1830: Apparitions of Our Lady commence in the Rue du Bac, Paris. From here will come both the Miraculous Medal and incredible impetus for the Catholic Revival.

1833–1839: First Carlist War (of three) in Spain against gov- ernment espousing French revolutionary principles.

1846: Apparition of Our Lady of La Salette.

1858Apparitions of Our Lady of Lourdes: “I am the Immaculate Conception”.

1860–1870: Italian annexation of Rome and Papal States, resisted by a multinational army summoned by Pope Bl. Pius IX. Three thousand Irishmen volunteer—despite the British government threatening them with prosecution if they enlist in the Pope’s forces! (Conversely, the British government raises no objection to those joining the conquer- ing Italian armies.)

1869-1870: Council of Vatican I. Triumph of the “De Maistrean” Ultramontanist stream: the Dogma of Papal Infallibility is declared  (albeit in a far more restricted domain than is commonly believed).

1870: Birth in France of the Anglo-French writer Hilaire Belloc, who will initiate a profoundly influential current of English Catholic literature and political theory (Distributism).

1874: Birth of G.K. Chesterton, who, inspired by Belloc, will convert to Catholicism and vigorously campaign for Distributism. Chesterton’s writings inspire countless numbers and help to convert many, including C.S. Lewis, Marshall McLuhan and Graham Greene.

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1899: Pope Leo XIII consecrates the entire human family to the Sacred Heart, declaring it to be “the greatest act of my pontificate”. (A very long, significant and powerful pontificate!)

1914: Outbreak of the supposed “War to end all War”. In the horrific ensuing carnage on a scale previously unimaginable, the nineteenth century dream of scientific, rationalist, materialistic progress, particularly prevalent in the Protestant countries, gives way to despair.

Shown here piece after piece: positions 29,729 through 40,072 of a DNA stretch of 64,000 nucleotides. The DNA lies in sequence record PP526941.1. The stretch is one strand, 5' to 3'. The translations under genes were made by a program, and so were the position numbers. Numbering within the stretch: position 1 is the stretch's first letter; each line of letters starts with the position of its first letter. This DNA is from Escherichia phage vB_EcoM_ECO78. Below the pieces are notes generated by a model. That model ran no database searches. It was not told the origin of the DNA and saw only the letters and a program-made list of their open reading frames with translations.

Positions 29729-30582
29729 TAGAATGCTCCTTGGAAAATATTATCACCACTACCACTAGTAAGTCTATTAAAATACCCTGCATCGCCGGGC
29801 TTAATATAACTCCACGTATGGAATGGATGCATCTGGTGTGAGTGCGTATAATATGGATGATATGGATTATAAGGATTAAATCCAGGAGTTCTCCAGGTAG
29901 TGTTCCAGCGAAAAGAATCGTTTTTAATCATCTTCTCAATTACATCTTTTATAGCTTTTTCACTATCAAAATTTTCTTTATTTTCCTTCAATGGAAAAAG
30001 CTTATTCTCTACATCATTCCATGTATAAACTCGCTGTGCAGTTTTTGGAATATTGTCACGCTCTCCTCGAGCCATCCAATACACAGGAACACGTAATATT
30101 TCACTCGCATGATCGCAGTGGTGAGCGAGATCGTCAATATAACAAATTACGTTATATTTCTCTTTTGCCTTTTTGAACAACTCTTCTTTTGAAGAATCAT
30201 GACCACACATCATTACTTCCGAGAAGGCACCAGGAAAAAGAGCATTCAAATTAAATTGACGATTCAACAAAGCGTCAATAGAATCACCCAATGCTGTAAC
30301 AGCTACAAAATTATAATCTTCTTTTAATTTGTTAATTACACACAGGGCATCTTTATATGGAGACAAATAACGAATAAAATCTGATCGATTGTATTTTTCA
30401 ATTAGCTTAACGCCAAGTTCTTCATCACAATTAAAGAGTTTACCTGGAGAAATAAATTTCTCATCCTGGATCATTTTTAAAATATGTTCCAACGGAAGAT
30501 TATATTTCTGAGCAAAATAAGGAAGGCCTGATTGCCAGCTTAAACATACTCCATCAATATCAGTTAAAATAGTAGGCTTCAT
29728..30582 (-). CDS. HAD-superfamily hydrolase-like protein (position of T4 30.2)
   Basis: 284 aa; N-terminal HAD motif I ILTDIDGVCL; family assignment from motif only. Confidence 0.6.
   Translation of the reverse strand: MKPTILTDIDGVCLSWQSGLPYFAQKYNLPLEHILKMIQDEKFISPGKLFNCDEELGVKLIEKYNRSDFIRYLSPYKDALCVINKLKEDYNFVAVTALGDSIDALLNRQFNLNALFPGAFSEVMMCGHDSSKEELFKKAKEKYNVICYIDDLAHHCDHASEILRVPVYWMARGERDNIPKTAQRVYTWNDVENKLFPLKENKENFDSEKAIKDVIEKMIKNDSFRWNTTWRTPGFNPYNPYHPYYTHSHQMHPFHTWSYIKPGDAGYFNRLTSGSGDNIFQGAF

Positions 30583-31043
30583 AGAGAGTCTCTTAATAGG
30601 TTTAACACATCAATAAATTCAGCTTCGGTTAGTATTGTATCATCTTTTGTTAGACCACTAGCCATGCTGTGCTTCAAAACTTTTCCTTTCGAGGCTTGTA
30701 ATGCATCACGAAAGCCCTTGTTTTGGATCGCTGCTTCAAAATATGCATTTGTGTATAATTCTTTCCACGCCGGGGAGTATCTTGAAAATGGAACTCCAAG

1917: Apparitions of Our Lady of Fatima and the Miracle of the Sun. This can be seen as the most dramatic of all challenges by Our Lady to Modernity. Our Lady calls for Papal and collegial consecration of Russia to Her Immaculate Heart.

1917: Communist Revolution in Russia, followed by further genocide of monumental proportion.

1939-1945: Second World War.

1962-1965: Vatican II. The Council and particularly its aftermath will do so very much to extinguish or drive underground so many of the features of the Tridentine Church.

Late 1960s–mid ’70s: New Mass in vernacular languages becomes widely introduced. Time of vast dissent in the Church. Liberal theologians protest Humanae Vitae encyclical on birth control—and much more. Mass exodus of priests and nuns from the Church. Collapse of vocations. Rapid decline of confession and, less rapidly, other Sacraments. The few remaining traditionalists feel persecuted on every front.

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1978 onward: After ascending the Throne of Peter, St. John Paul II begins to halt chaos in the Church, disciplining rebel theologians, stemming the haemorrhage of the priesthood and slowly pioneering a return to orthodoxy with countless measures, including a new Catechism of the Catholic Church and indults to permit the traditional Latin Mass again.

1981: Assassination attempt on St. John Paul II, often associated with the KGB. St. John Paul II credits Our Lady of Fatima with sparing his life.

1982-1984: In the aftermath of the assassination attempt, Ven. John Paul II turns his attention to Fatima more acutely and endeavours to carry out the Papal and collegial consecration called for in 1917.

2007: Benedict XVI issues the Motu Proprio Summorum Pontificum to liberate the Tridentine Latin Mass.